The company obtained a further authorising Act to extend from Holbeach to Sutton Bridge, as the earlier powers had expired. Wisbech was omitted this time, but the Act stipulated that no dividend might be declared unless the company proceeded with the promotion of the Wisbech line in Parliament. This was attempted in 1860 but rejected in Parliament, and again in 1862 and 1863. The GNR agreed to extend the working arrangement to ten years from 1 November 1861 for 50% of receipts and to carry out some permanent way improvements on the original section. The Sutton Bridge station was on the site of the later goods station, west of the River Nene. The extension to Holbeach was completed and opened on 1 July 1862.[3][page needed][5][page needed][4][page needed]

Peterborough, Wisbech and Sutton Bridge[edit]

The line connecting Wisbech[note 1] to Sutton Bridge was considered important because Sutton Bridge was an important inland port further downstream on the River Nene than Wisbech port. Wisbech would have been reached by a southward branch of the Norwich and Spalding Railway, but now an alternative means of making the connection was brought forward. On 28 July 1863 the authorising Act for the Peterborough, Wisbech and Sutton Bridge Railway was passed. Capital was to be £180,000. In 1871 Richard Young a local shipowner (and later director of the Great Eastern Railway) was chairman of the company.[9] The Eastern Counties Railway had just been transformed into the Great Eastern Railway, and powers were to be sought by the PW&SBR to connect to the GER line at Wisbech. The Norwich and Spalding Railway was given running powers between Sutton Bridge and Wisbech. It was the Midland Railway, not the GNR, that secured the contract for operating the new railway for 50% of receipts.[10][5][page needed][4][page needed]

Lynn and Sutton Bridge Railway[edit]

The next section of the future M&GNJR to be built was the Lynn and Sutton Bridge Railway, which was authorised on 6 August 1861 with capital of £100,000.[3][page needed][4][page needed] It was to connect with the Eastern Counties Railway (soon to be GER) at South Lynn, near the major port of King's Lynn. The authorisation obliged the company to construct a new rail and road bridge at Sutton Bridge, but this was modified by an Act in 1863 which permitted the railway to purchase the existing road swing bridge, built in 1850, and adapt it for railway use as well.[5][page needed] The line was opened for goods traffic throughout in November 1864 from a junction some distance south of King's Lynn station. Passenger trains provided by the GNR began on 1 March 1866.[3][page needed][2][page needed]

Spalding and Bourn Railway[edit]

On 29 July 1862 the Spalding and Bourn Railway[note 2] was authorised, also with capital of £100,000. This line was to make an end-on junction at Bourne with an offshoot of the GNR, the Bourne and Essendine Railway. The line was opened on 1 August 1866. It ran through practically unpopulated terrain. The GNR worked the line.[3][page needed][4][page needed]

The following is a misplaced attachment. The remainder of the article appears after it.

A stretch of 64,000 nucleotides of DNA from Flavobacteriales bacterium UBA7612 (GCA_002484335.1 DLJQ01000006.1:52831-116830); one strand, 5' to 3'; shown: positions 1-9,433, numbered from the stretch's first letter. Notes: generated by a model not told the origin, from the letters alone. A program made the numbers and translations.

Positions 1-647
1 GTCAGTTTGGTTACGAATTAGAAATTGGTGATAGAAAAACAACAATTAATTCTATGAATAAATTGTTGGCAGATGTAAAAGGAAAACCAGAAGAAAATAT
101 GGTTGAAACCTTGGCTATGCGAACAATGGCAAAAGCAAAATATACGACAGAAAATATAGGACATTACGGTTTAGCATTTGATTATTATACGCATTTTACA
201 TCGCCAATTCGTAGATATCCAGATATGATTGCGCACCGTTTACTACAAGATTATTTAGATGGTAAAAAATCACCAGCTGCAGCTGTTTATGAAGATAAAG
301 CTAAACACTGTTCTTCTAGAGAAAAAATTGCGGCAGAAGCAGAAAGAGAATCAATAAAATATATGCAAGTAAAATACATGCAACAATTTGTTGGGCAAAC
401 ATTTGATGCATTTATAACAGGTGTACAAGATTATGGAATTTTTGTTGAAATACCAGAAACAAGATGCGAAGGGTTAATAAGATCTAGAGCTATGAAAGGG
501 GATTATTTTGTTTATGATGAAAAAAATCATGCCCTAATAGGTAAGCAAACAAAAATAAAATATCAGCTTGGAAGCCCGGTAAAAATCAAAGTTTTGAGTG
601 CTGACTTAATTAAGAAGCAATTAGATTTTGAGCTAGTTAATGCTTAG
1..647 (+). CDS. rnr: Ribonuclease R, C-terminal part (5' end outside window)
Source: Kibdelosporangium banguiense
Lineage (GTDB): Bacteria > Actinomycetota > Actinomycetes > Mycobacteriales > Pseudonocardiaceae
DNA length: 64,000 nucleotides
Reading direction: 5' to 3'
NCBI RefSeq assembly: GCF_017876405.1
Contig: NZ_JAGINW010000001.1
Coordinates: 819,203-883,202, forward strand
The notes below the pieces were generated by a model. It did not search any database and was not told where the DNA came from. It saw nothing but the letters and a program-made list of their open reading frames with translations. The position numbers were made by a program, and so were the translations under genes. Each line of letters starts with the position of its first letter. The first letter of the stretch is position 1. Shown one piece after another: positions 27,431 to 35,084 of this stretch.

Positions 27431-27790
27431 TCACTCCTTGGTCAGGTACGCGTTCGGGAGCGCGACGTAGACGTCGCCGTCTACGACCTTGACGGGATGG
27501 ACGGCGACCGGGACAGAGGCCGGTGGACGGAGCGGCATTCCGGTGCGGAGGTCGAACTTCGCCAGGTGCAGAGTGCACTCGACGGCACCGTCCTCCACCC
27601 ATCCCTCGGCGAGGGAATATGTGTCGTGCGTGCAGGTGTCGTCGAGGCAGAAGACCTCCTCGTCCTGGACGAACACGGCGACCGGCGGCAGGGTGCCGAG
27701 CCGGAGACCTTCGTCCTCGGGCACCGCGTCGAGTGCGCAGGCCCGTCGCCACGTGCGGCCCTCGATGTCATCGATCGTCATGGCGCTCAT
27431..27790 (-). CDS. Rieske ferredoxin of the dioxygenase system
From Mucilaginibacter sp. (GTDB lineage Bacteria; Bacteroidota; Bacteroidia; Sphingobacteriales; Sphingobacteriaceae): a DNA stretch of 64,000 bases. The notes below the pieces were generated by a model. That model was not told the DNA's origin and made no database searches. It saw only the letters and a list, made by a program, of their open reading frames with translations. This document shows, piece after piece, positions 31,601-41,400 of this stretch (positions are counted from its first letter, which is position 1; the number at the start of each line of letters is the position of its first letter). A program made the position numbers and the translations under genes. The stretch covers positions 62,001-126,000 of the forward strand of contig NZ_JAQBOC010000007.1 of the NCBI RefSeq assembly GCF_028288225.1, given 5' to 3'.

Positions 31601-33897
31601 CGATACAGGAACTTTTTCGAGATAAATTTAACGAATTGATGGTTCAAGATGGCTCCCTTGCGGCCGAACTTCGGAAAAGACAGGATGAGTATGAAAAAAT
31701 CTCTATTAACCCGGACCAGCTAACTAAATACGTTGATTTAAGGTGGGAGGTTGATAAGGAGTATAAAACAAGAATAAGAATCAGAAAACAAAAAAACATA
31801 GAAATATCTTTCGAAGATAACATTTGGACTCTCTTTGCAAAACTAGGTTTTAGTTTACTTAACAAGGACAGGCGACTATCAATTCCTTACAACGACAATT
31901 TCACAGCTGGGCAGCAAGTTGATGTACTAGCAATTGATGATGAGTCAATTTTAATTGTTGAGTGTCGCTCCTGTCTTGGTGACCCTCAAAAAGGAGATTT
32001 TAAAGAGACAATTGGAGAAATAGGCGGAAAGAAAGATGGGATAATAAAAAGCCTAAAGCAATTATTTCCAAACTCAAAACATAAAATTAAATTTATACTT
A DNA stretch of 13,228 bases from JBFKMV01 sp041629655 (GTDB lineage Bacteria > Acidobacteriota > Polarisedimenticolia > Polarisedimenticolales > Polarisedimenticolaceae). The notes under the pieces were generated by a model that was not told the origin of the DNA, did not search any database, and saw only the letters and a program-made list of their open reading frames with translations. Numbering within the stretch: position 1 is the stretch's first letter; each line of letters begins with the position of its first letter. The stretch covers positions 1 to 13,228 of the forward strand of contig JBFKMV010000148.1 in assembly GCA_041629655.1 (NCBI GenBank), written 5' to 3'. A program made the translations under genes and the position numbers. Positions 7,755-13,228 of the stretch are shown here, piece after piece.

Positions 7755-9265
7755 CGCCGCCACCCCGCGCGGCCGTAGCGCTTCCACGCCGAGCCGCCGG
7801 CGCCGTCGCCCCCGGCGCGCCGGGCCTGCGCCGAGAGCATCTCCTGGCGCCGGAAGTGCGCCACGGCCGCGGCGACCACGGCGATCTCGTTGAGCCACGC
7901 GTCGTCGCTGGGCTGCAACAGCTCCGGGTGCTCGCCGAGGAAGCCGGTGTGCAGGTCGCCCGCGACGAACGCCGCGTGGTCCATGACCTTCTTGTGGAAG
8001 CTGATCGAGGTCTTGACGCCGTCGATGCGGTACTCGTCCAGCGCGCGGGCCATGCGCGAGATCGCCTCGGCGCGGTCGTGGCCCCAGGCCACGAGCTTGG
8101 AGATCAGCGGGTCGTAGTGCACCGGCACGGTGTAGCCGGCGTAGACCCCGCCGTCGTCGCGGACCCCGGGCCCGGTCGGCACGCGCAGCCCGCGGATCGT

PW&SBR extending to Wisbech[edit]

The Peterborough, Wisbech and Sutton Bridge Railway now in 1864 got authorisation to make a connecting line at Wisbech to the GER line, and to the harbour. The connection to the GER was in fact not made. On 1 August 1866 its main line opened for traffic. At Peterborough it started from the Midland Railway lines, on the west side of the GNR main line, and crossed both the Midland and GNR track by a bridge. The line was 27 miles (43 km) in length, to a junction at Sutton Bridge. The Midland Railway worked the trains, working to and from the GER station at Peterborough and calling at the GNR station en route.[3][page needed]

Rivalry between the GNR and the GER[edit]

The Great Eastern Railway (GER) was formed on 7 August 1862, from the Eastern Counties Railway and other concerns. The GER made it clear, not least by bitter parliamentary struggles, to get authorisation for its own line or for running powers to get to Doncaster. Considerable quantities of coal were being brought south from the South Yorkshire Coalfield by the GNR, and the GER sought to take a share of the traffic. Fearing that this might happen, suddenly giving the GER a monopoly of the coal traffic to East Anglia, the GNR started to sponsor friendly railways in the area itself.[3][page needed]

Midland and Eastern Railway[edit]

Spalding and Sutton Bridge railways in 1866

The Lynn and Sutton Bridge Railway and the Spalding and Bourn Railway amalgamated to form the Midland and Eastern Railway in 1866; the intention was to push westward to Saxby and join the Midland Railway there. This plan was opposed by the Great Northern Railway and the compromise was that the scheme was dropped, but that the Midland Railway was given running powers from over two GNR-sponsored lines: from Bourne to Essendine, and (by reversing there) from Essendine to Stamford; this was not a direct or fast route. The arrangement was agreed, and ratified by the Midland and Eastern Railway Act of 23 July 1866.[4][page needed] The Midland and Eastern Railway was operated by the GNR and the Midland jointly, authorised by an Act of 1867.[3][page needed][5][page needed]

The Midland and Eastern Railway leased the Norwich and Spalding line, but the N&SR remained nominally independent until 1 July 1877.[4][page needed] It needed to go to Parliament to plead that it had, in good faith, tried to make a Sutton to Wisbech line, but had been prevented; and that the line had in fact been pre-empted by the PB&SBR; this was accepted and the M&SR was released from the prohibition on declaring a dividend. The Midland and Eastern Railway now effectively controlled the whole of the western section of the future M&GNJR, except for the Peterborough to Sutton Bridge line, which was still controlled by the Midland Railway.[3][page needed]